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I've hacked on a lot of shell scripts, and sometimes the simplest things baffle me. Today I ran across a script that made extensive use of the : (colon) bash builtin.

The documenation seems simple enough:

: (a colon)  
     : [arguments]  

Do nothing beyond expanding arguments and performing redirections. The return status is zero.

However I have only previously seen this used in demonstrations of shell expansion. The use case in the script I ran across made extensive use of this structure:

if [ -f ${file} ]; then
    grep some_string ${file} >> otherfile || :
    grep other_string ${file} >> otherfile || :

There were actually hundreds of greps, but they are just more of the same. No other input/output redirects are presentother than the simple structure above. No return values are checked later in the script.

I am reading this as a useless contstruct that says "or do nothing". What purpose could ending these greps with "or do nothing" serve? In what case would this construct cause a different outcome than simply leaving off the || : from all instances?

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One possible purpose I can see is to use : as an alternative to true. Perhaps errexit is set and the author doesn't care about the exit status of some commands. –  jw013 Feb 14 '12 at 18:42
Heh, nearly identical question on SO –  jw013 Feb 14 '12 at 18:49
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7 Answers 7

up vote 10 down vote accepted

It appears the :s in your script are being used in lieu of true. If grep doesn't find a match in the file, it will return a nonzero exit code; as jw013 mentions in a comment, if errexit is set, probably by -e on the shebang line, the script would exit if any of the greps fail to find a match. Clearly, that's not what the author wanted, so (s)he added || : to make the exit status of that particular compound command always zero, like the more common (in my experience) || true/|| /bin/true.

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Duh. This was in the concept of an RPM build script, and while I didn't see any exit code checking inside the script, I forgot to consider that the parent process might be watching. –  Caleb Feb 14 '12 at 20:55
If that's the case, I'd call it poor scripting practice. It's functionally equivalent to using true instead, but the semantic intent is much clearer with true. : is more suitable when an explicit NOP is desired. –  jw013 Apr 27 '12 at 6:12
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I can think of two places I've used : in the past.

while :
     shell commands
     some exit condition

That is a forever-loop.

function doSomethingStub {

Put in a stub function, just to get top level flow of control correct.

One use I've seen back in the Old Days: Instead of a #!/bin/sh (or whatever) line, you'd see a : line. Some of the older Real Unix kernels or Real Unix shells would use that to mean "I'm a shell script, have sh run me". As I recall this was just when csh was making inroads as a common interactive shell.

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+1 for older than the shebang usage –  Arcege Feb 14 '12 at 22:46
@BruceEdiger: Do you have a reference to the "shecolon" line? –  l0b0 Mar 22 '12 at 8:20
Finally found a ": at the beginning of a script" reference and explanation: faqs.org/faqs/unix-faq/faq/part3/section-16.html –  Bruce Ediger Mar 22 '12 at 20:22
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The : builtin is also useful with the Bash "assign default values" shell expansion, where the expansion is often used solely for the side effect and the value expanded is thrown away:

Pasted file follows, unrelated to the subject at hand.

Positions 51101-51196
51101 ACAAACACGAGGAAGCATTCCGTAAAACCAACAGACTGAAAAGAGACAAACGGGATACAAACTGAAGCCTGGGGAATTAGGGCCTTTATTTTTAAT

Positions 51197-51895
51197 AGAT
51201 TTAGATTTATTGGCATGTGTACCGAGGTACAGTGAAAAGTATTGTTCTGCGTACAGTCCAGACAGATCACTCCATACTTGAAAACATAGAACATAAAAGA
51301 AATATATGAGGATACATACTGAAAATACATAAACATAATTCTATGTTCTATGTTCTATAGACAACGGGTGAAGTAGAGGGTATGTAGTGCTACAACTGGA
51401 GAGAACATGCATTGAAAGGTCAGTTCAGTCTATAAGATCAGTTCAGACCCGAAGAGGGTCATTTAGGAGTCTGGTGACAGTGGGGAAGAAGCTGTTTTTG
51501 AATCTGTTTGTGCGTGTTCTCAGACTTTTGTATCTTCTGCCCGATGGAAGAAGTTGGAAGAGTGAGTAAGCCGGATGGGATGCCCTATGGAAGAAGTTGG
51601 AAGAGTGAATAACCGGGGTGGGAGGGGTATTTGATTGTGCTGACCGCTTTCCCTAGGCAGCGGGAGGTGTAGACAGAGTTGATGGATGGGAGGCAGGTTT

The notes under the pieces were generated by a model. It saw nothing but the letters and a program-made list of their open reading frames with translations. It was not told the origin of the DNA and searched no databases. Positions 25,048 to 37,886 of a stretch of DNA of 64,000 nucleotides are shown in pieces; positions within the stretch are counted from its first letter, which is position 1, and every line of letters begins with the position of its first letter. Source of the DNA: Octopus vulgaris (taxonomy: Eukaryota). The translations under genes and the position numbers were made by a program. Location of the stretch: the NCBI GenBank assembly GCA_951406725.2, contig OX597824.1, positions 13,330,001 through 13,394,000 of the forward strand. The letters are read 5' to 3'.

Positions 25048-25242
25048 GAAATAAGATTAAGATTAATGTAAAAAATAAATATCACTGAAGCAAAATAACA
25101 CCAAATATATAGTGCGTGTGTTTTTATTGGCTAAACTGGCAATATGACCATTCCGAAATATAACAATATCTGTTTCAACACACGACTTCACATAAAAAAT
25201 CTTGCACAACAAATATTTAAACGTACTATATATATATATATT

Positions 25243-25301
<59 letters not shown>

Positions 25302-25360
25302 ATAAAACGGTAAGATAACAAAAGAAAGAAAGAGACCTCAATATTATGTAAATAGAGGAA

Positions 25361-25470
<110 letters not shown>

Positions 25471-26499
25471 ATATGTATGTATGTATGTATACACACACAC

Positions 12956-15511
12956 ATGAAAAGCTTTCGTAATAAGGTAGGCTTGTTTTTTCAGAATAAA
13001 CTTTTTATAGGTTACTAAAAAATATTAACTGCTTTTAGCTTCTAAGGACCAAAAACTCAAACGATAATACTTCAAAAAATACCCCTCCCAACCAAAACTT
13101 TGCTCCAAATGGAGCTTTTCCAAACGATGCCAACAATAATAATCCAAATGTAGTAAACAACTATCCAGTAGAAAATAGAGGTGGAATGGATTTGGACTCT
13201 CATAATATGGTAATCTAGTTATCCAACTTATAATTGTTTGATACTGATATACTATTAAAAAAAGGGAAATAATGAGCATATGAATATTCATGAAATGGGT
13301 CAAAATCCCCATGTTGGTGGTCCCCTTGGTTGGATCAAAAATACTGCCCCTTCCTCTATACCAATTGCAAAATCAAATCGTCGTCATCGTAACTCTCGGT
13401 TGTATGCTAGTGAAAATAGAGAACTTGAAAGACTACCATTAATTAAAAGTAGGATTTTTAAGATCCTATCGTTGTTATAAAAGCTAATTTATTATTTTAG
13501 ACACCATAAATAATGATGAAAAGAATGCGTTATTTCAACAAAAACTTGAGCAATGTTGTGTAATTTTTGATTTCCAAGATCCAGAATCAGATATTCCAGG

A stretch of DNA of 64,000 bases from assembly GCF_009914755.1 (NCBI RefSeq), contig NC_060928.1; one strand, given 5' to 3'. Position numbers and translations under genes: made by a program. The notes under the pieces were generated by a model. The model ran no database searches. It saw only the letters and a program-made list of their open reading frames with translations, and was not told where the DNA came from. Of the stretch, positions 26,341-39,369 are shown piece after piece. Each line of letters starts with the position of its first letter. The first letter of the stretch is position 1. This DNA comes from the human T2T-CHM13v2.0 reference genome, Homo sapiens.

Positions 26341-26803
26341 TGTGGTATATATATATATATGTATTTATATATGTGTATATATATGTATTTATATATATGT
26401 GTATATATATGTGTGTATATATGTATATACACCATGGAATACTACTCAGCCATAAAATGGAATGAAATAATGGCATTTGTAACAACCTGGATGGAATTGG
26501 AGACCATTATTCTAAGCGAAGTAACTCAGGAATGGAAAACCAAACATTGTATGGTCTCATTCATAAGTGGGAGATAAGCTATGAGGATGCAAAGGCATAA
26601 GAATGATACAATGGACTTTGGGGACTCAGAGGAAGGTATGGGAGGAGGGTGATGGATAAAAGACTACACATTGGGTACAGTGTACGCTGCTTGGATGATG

# assign FOO=bar iff FOO is unset
: ${FOO:=bar}
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I seem to recall that early versions of the shell didn't have a comment syntax. A line starting with : (which probably would have been an actual executable, similar to /bin/true) would have been the best alternative.

Here's a man page for the ancient Thompson shell (no relation); there's no mention of any comment syntax.

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The origin of : was in fact a label indicator for the goto command, in some ancient shell (I don't know which). A label : something could indeed be used as a comment, if there was no matching goto. The practice stuck even after goto disappeared. –  Gilles Feb 15 '12 at 6:29
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The : built-in was already in the Thompson shell — it's documented for Unix V6 in 1975. In the Thompson shell, : indicated a label for the goto command. If you never attempted to call goto on a line beginning with , that line was effectively a comment.

The Bourne shell, the ancestor of Bourne/POSIX shells as we know them, never had a goto that I know of, but retained : as a no-op command (it was already present in Unix V7).

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Dug out an old reference: "The UNIX Programming Environment" (c) 1984 by Kernighan and Pike.

Page 147 (Shell Programming) says this:

":" is a shell built-in command that does nothing but elevate its arguments and return "true". Instead [referring to a script example], we could have used true, which merely returns a true exit status. (There is also a false command.) But ':' is more efficient than true because it does not execute a command from the file system. [Italics/emphasis is mine.]

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":" is handy for debugging.

DEBUGLOG=": debugfunction"

$DEBUGLOG arg1 arg2 ...

Running normally the debugfunction is never executed so sh just steps over the noop (variables and wildcards are expanded though). If more in depth debugging is required, remove the noop from the variable and debugfunction is called with whatever arguments are required.

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